Michele adds, “The best bonding they do is in their bunks at night, after lights out. That’s when they really talk to each other, and it’s the best therapy they could have.”

Because here, the kids can really be open about the questions that plague them: Why did Hashem make me sick? Why this illness? What if I don’t get better, what happens to me? “We don’t have nevuah, and the answers aren’t always reconcilable with This World,” Rabbi Scholar says. “But we validate the children’s questions.”

What Comes After Cancer care has changed much over the last three decades, and children who survive their cancers have become a new demographic with their own brand of trauma to overcome. During a catastrophic illness, the nucleus of the family shatters. Having gone through such a harrowing experience, both children and parents suffer a sort of PTSD. Siblings may display anxiety, fear, or jealousy — some may lie awake at night worried that they, too, might become sick, while others may secretly wish they could get sick too, in order to enjoy the extra attention, concern, and toys showered on the sick sibling. And parents, now back together on a normal, day-to-day basis after so many months in survival mode, might find the going rocky and can experience marital tensions.

“The trauma is very real,” Rabbi Scholar says. “You cured the cancer, but how do you cure the family? How do you turn them back into a functioning unit after all they’ve been through? You have to give them the right support. Later, you get the calls full of simchah.”

For the kids themselves, a clean bill of health doesn’t spell an end to the pain. Often, all the fear that was locked within them during their illness now spills out. “Illness leaves real emotional scars,” Rabbi Scholar says, “and they can be devastating, even after a child seems physically healed. There can be nightmares, there can be social issues…. It doesn’t happen all the time, but it happens.”

Creating the infrastructure to recognize and treat those scars is what defines and differentiates Chai Lifeline. “We don’t just go into the hospital with a clown, although that is important,” Rabbi Scholar says. “It’s not just about making a trip, it’s about keeping them whole. It takes skill. It takes a professional organization dealing with every aspect of illness. Every staff member and volunteer is attuned to these types of red flags. Even the volunteers — I call them ‘unpaid professionals’ — get training and are accepted and respected by the medical staff.”

You’re Doing a Good Job Often the recovering kids are the most resilient family members, drawing from a deep spiritual well of determination and power. Parents may need more counseling to recuperate after months of tension and stress. Survivor families are a group in and of themselves, and Chai Lifeline has a ten-day pilgrimage of thanksgiving to Eretz Yisrael for these families, for both religious and nonobservant families. These encounters constitute a sort of “soft kiruv,” Rabbi Scholar says. Non-religious parents aren’t asked to make any life changes, but are often inspired by the tireless chesed of the religious community.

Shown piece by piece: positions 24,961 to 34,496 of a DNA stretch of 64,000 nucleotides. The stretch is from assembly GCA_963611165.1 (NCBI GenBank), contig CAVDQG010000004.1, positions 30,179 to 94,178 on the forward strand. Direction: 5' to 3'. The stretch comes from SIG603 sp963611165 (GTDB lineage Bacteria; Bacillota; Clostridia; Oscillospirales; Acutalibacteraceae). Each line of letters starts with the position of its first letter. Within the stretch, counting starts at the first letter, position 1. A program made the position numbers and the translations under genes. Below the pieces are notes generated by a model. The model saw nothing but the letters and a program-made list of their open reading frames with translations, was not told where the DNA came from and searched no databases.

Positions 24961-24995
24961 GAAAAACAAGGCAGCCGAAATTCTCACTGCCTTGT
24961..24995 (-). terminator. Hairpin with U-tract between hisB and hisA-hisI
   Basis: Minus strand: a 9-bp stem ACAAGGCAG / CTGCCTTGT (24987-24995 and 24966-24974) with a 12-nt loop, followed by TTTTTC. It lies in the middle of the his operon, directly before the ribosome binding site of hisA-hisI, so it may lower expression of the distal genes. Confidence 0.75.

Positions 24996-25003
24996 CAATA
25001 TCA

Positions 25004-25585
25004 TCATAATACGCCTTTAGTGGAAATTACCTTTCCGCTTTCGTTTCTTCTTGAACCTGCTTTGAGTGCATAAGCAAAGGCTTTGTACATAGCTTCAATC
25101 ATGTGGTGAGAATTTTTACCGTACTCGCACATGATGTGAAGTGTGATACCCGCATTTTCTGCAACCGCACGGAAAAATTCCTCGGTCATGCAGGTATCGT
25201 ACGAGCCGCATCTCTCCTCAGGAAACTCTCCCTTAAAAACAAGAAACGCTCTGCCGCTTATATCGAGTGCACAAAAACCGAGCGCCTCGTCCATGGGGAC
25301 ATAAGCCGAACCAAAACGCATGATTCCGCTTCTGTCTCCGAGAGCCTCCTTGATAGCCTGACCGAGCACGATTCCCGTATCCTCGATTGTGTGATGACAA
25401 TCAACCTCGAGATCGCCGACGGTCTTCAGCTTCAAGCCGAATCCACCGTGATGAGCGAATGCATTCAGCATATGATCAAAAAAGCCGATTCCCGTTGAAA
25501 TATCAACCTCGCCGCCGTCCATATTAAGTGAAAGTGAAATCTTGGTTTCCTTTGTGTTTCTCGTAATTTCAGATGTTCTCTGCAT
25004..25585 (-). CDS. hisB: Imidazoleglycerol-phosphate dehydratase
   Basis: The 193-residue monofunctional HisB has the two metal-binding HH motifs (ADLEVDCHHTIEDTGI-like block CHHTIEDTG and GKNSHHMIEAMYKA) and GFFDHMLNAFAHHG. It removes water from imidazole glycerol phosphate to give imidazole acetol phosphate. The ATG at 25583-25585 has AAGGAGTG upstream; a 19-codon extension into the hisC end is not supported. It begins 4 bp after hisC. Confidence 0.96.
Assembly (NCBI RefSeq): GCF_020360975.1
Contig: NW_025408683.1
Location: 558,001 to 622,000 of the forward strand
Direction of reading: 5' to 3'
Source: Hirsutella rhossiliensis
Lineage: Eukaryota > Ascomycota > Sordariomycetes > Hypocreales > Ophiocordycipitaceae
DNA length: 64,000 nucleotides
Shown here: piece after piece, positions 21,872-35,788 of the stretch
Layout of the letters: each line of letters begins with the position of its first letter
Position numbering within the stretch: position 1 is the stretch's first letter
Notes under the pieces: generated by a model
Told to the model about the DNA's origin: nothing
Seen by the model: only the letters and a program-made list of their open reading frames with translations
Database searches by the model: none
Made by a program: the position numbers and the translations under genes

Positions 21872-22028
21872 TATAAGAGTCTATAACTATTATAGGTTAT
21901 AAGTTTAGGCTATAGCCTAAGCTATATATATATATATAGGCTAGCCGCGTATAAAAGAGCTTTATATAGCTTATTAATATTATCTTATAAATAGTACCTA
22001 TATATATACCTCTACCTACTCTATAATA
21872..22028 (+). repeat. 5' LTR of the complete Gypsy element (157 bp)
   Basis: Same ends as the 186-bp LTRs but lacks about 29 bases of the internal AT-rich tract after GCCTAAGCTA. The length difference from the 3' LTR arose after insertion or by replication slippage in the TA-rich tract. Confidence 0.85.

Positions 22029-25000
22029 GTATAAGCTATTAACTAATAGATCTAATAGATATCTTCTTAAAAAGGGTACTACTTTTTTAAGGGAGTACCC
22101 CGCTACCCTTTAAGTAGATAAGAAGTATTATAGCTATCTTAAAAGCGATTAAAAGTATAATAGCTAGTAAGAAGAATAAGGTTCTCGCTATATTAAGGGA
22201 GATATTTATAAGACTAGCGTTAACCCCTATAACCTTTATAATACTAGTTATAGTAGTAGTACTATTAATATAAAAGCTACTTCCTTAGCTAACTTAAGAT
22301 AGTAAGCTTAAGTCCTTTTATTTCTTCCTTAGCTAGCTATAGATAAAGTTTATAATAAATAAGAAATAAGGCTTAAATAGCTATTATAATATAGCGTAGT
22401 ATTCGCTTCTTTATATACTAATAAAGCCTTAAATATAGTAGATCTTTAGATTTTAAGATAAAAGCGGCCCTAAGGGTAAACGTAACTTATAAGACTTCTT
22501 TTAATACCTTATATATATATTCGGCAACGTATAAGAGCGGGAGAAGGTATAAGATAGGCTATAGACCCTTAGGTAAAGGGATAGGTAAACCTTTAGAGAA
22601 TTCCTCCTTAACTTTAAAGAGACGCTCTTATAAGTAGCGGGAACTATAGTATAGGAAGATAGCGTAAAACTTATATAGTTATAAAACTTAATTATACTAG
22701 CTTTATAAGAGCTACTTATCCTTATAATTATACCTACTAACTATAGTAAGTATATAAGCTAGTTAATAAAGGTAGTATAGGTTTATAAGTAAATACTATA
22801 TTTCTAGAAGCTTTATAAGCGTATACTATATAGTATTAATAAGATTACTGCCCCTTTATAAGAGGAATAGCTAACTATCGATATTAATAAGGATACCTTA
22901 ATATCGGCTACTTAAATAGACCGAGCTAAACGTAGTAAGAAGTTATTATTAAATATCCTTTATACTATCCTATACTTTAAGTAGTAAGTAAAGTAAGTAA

Each case is unique, and the outcomes so unpredictable. Rabbi Scholar has seen cases where doctors claimed a cure rate was 97 percent, yet the child died anyway; other children given dire prognoses turned those predictions on their heads. One can’t help but wonder if all the emotional ups and downs don’t take a toll on Rabbi Scholar himself after a while. How does he deal with the often-devastating outcomes? He pauses. “I have choshuve rabbanim,” he answers. He still treasures the memory of meeting Rabbi Moshe Sherer at a simchah, a few years after Chai Lifeline began, and discovering that Rabbi Sherer knew who he was without introduction. “You’re doing a good job, young man,” Rabbi Sherer told him, and he still counts it as one of the most significant moments of his career.

Does he ever get to take a break, go on vacation? To answer, he opens his computer to show a glimpse of his typical e-mails: A girl in New Jersey who is dying, a new cancer case in Israel, and another in Lakewood, a happy photo of a Camp Simcha camper going on an outing with a counselor, an invitation to a bar mitzvah.

There are emotionally fraught moments every day, but the tragic outcomes are balanced by the happy ones, and that’s what keeps him going. Rabbi Scholar has served as mesader kiddushin at the weddings of children never expected to survive, and as sandek at brissim where the baby’s parents, survivors of illness, were told they’d never have children.

“In the end, none of it is in our hands except the giving,” he says.

(Originally Featured in Mishpacha, Issue 751)